The issue of applicability of certain tax provisions to non-resident has always been a matter of debate and led to controversy in Indian tax administration. Bringing clarity in taxes, reducing litigation is one of the prime objective of the present Government. To achieve the said objective, the Government has taken few steps in the proposed Budget 2016, and has provided clarity on some of the issues faced by the non-resident.
Exemption from requirement of furnishing Permanent Account Number [PAN]
In order to ensure that more people come under the tax net, the Finance (No. 2) Act, 2009 had introduced section 206AA under the Income-taxAct. This section provided for higher withholding tax rate of 20%, if the payee does not provide the PAN, with an exception for non-resident in respect of payment of interest on long-term bonds as referred to in section 194LC. In order to reduce compliance burden for non-resident, it is now proposed that with effect from 1 June 2016, in addition to interest on long-term bonds, the provisions of section 206AA shall not apply to a non-resident in respect of any other payments subject to such conditions as may be prescribed.
This is a welcome relaxation as most of then on-resident tax payers having one time transactions may not have PAN.
Minimum Alternate Tax [MAT] on foreign company
Whether foreign companies are liable to pay MAT has been a controversy coupled with conflicting judicial pronouncements on the issue. The Finance Act, 2015, amended the MAT provisions to exclude capital gains, interest, royalty and fees for technical services earned by the foreign company from the purview of MAT. However, since the amendment was applicable from assessment year 2016-17, the Indian tax authorities started issuing tax notices to foreign companies / FIIs/FPIs to levy and collect the MAT for the period prior to 1 April 2015.
On 24 September 2015, the Government issued a press release stating that the MAT provisions shall not be applicable to foreign company with effect from 1 April 2001, if it does not have a PE in India under the tax treaty or a place of business in India. The Hon'ble Supreme Court in the case of Castleton Investment Ltd1 affirmed the position clarified in the press release.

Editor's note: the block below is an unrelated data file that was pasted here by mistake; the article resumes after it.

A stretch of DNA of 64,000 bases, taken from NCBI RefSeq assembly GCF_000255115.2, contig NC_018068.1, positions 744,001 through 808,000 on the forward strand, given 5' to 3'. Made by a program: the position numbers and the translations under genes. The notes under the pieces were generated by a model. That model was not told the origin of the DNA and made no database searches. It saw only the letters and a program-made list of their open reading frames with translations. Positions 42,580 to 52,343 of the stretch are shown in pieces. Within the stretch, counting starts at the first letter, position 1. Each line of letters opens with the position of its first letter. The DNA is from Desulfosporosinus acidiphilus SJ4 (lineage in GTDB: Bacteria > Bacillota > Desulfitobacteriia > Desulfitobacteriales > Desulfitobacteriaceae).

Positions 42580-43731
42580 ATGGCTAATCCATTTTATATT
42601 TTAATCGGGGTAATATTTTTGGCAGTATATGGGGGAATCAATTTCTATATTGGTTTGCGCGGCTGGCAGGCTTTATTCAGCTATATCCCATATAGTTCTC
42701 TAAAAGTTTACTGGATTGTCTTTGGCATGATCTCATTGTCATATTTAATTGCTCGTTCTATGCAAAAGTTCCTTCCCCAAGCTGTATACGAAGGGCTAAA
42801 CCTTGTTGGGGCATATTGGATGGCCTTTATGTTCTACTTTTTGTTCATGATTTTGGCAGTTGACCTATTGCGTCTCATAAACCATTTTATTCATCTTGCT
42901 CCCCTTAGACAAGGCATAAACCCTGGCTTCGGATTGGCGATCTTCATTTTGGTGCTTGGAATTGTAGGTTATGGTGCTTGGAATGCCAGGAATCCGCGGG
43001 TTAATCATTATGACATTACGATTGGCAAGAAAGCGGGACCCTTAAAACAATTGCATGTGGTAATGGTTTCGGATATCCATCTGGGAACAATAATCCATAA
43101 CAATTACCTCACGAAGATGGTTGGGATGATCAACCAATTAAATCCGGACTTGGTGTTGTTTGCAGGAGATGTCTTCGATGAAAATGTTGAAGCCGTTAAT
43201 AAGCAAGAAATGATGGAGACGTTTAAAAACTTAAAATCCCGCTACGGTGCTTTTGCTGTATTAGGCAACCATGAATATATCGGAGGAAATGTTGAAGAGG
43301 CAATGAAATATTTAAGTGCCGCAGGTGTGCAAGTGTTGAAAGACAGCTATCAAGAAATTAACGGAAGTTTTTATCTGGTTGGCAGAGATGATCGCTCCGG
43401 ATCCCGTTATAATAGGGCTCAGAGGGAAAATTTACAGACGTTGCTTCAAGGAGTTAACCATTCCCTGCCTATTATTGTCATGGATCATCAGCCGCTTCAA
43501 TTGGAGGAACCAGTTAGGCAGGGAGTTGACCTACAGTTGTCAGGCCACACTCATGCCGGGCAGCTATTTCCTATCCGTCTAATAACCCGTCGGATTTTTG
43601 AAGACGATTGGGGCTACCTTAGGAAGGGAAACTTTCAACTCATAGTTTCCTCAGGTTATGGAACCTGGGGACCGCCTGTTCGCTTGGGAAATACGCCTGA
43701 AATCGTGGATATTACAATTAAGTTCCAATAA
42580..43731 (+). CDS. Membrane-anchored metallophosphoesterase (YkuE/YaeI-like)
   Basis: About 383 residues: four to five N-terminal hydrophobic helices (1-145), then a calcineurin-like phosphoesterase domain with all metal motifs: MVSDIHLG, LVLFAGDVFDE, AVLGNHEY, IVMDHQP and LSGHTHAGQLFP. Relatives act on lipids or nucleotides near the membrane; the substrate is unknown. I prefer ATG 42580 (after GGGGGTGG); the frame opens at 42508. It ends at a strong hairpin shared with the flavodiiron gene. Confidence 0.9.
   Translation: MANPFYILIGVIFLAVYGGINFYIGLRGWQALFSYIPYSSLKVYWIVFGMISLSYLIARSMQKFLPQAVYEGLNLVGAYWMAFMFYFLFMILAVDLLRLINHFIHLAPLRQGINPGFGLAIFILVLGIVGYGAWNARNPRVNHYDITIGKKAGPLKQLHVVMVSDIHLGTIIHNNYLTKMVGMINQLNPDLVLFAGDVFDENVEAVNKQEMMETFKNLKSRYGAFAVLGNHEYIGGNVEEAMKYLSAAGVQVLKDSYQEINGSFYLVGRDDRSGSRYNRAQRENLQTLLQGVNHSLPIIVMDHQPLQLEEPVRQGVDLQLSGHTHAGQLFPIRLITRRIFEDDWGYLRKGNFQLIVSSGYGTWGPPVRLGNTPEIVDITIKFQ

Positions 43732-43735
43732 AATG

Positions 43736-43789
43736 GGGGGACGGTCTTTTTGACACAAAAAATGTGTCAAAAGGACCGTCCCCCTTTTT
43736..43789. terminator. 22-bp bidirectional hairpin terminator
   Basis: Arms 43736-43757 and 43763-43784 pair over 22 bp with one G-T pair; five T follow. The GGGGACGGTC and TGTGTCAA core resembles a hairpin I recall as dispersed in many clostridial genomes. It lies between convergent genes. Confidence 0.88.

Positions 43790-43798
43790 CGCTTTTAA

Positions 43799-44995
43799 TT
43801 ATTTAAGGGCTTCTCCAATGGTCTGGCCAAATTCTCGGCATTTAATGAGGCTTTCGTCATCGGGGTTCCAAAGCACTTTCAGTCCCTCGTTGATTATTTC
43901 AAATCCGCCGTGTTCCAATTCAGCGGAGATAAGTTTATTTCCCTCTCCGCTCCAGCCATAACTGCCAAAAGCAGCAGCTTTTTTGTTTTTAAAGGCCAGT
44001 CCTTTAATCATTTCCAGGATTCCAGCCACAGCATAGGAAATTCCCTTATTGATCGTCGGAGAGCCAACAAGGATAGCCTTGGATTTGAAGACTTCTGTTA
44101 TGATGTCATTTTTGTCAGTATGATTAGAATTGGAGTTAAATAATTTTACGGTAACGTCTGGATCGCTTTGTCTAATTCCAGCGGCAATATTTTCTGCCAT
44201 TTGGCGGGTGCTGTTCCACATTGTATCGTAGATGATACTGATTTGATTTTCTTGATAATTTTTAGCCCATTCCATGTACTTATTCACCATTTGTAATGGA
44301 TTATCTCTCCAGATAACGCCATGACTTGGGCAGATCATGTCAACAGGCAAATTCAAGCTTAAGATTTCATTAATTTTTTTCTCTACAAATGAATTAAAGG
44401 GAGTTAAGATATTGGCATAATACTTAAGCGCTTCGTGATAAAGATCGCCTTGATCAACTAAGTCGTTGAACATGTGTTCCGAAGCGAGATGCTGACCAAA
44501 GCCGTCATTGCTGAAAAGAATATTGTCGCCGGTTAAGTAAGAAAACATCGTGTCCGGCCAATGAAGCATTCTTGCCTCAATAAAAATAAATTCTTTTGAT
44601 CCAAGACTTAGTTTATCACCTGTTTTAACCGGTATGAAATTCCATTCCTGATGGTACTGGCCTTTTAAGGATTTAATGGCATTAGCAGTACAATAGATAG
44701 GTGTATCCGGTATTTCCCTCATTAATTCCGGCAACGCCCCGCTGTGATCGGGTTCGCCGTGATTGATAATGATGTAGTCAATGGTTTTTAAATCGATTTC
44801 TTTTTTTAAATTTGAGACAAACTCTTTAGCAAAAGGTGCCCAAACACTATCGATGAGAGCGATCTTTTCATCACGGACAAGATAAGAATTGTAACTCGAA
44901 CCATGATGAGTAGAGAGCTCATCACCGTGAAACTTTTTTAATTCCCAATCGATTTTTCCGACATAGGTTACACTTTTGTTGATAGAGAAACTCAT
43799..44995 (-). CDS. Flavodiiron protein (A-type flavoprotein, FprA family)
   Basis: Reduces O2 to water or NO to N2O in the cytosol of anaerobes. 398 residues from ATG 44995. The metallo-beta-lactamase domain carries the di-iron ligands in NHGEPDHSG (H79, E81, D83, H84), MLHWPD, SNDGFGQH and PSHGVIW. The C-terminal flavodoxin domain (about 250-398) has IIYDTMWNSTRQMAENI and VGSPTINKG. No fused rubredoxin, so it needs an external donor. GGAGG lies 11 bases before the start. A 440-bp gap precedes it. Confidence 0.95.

With a view to provide certainty and put an end to litigation, in line with the press release, necessary amendments have been proposed to be made in the MAT provisions.
Generally, foreign companies enjoy concessional/nil tax rate on income in the nature of capital gains, interest, royalty and fees for technical services. Applying MAT provision on these income was defeating the whole purpose of taxing these income at concessional/nil tax rate. The clarity on MAT provisions will provide a big relief and certainty to the foreign taxpayer.
Residence rule based on Place of Effective Management [PoEM]
The Finance Act, 2015 amended the provision of section 6(3) to provide that a company would be resident in India in any previous year if it is an Indian company or its PoEM in that year is in India. The PoEM was defined to mean a place where key management and commercial decisions that are necessary for the conduct of the business of an entity as a whole are in substance made.
Implementation of PoEM based residence rule has given rise to various issues on applicability of current provisions of the Act to the foreign company. In order to provide clarity in respect of implementation of PoEM based rule of residence and also to address concerns of the stakeholders, the applicability of PoEM has been proposed to be deferred by one year, hence it will be applicable from 1 April 2017.